Writing a Program to Calculate ESS from Samples

Hey all,

I’m attempting to write a program to calculate ESS from the samples I get back from Stan because I run the program from the command line on the cluster, without R or python as an interface to generate a StanFit object.

I just want to make sure I understand the formula on 16.4 Effective sample size | Stan Reference Manual. I already know how to calculate W and var+_hat because I made an R_hat program using the Stan Reference Manual, but I’m still a little lost trying to figure out the rest of the term definitions for the ESS formula found in the Stan Reference Manual. Starting here…


Does the circled area refer to the formula:

Screenshot 2023-12-15 at 4.47.23 PM

Where the covariance term is the normalized:

Screenshot 2023-12-15 at 4.50.43 PM?

And, with respect to the rest of the formula…


What does this circled area refer to the variance of? Is it the variance of samples for a particular parameter for a single chain?



The circled \widehat{\rho}_{t, m} is the estimated lag-t correlation in chain m, whereas \rho_t is just the general definition of lag-t correlation for a Markov chain X. The expression \textrm{cov}_{x,y} is then an estimate given an observation of a subsequence of X. The x is an observed subsequence of X and the y is an observed sequence lagged by t.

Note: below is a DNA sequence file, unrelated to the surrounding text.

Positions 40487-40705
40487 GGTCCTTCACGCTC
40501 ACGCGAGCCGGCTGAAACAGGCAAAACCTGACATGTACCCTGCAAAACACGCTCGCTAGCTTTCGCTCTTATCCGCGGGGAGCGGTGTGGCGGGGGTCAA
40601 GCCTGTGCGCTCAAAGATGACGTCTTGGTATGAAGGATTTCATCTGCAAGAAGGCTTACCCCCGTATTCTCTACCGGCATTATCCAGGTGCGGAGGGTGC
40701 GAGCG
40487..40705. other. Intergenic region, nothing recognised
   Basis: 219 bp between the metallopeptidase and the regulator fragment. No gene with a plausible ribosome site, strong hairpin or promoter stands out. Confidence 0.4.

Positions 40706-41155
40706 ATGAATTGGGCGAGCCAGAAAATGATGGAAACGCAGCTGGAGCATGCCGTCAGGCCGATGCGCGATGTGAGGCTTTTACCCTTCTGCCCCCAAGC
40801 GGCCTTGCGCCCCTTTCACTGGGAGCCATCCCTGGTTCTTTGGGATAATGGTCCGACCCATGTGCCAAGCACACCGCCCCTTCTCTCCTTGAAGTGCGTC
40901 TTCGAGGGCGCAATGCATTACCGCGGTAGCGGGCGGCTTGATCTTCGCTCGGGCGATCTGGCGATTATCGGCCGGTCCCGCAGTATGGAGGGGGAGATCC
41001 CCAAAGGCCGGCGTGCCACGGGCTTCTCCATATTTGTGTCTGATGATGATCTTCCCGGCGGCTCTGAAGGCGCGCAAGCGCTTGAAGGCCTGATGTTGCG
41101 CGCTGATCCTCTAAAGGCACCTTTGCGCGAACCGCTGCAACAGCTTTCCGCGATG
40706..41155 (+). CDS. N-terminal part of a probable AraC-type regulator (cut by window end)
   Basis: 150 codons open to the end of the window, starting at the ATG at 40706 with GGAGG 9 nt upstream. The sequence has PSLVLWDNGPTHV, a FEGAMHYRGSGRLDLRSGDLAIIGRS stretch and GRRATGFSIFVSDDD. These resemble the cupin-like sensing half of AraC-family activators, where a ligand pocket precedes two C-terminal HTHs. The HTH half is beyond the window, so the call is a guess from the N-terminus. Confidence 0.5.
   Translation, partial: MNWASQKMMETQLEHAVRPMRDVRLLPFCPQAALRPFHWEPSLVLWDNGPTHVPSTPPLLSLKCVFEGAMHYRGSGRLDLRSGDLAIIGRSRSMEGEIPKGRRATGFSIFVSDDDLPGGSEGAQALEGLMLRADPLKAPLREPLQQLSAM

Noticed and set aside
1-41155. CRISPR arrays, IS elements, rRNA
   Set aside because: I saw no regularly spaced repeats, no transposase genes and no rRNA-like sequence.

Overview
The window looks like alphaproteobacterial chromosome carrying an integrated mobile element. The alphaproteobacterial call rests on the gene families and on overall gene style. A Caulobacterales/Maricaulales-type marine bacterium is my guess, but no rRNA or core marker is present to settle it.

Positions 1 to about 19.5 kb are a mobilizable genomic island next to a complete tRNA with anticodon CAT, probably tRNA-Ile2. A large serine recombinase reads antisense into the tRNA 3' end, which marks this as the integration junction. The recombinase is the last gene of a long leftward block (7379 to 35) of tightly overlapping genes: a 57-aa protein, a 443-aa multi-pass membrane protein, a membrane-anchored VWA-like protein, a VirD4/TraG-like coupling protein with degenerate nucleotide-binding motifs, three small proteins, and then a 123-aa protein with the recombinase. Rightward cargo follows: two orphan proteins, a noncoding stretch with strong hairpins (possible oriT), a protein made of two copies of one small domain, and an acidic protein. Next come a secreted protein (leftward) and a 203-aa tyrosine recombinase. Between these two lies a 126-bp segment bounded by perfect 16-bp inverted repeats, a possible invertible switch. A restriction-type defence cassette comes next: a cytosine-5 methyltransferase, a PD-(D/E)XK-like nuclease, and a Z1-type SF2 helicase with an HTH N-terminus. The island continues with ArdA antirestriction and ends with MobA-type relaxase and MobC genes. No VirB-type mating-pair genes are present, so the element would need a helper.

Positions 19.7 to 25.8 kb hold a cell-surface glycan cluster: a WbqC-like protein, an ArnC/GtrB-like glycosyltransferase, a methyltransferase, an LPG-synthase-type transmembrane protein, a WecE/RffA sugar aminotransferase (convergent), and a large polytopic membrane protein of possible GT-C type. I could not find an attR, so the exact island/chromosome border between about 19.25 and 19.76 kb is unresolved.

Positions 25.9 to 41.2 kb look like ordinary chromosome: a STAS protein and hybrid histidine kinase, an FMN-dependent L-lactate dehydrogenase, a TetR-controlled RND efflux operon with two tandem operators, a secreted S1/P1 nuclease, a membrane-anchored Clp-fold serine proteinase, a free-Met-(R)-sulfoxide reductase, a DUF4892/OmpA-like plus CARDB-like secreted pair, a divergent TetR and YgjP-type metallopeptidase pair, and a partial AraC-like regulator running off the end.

s^2_m is defined where \widehat{R} is defined, back in section 16.3.1. It’s the estimated variance in chain m of the parameter whose ESS is being estimated in chain.

The easiest thing to do might be to read the Bayes-Kit code, which has a simpler version of the definitions that only work on a single chain at a time (and hence don’t adjust for lack of agreement among multiple chains). But it has the definitions of these key terms in a pretty simple form:

That does everything according to these definitions. On the other hand, we’ve updated posterior (R) and arviz (Python) to use newer definitions from Vehtari et al., and you can look at their code for more details on that.


if you run Stan from the command line using the CmdStan interface, then you can use the accompanying CmdStan utilities 20 stansummary: MCMC Output Analysis | CmdStan User’s Guide and 21 diagnose: Diagnosing Biased Hamiltonian Monte Carlo Inferences | CmdStan User’s Guide to get ESS and more.

you can also write your own utility, in which case, I suggest using the above utilities to check your work.

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Thank you! That is a very helpful utility to have handy. I will likely still write a utility for it, but this is very helpful to have on hand right now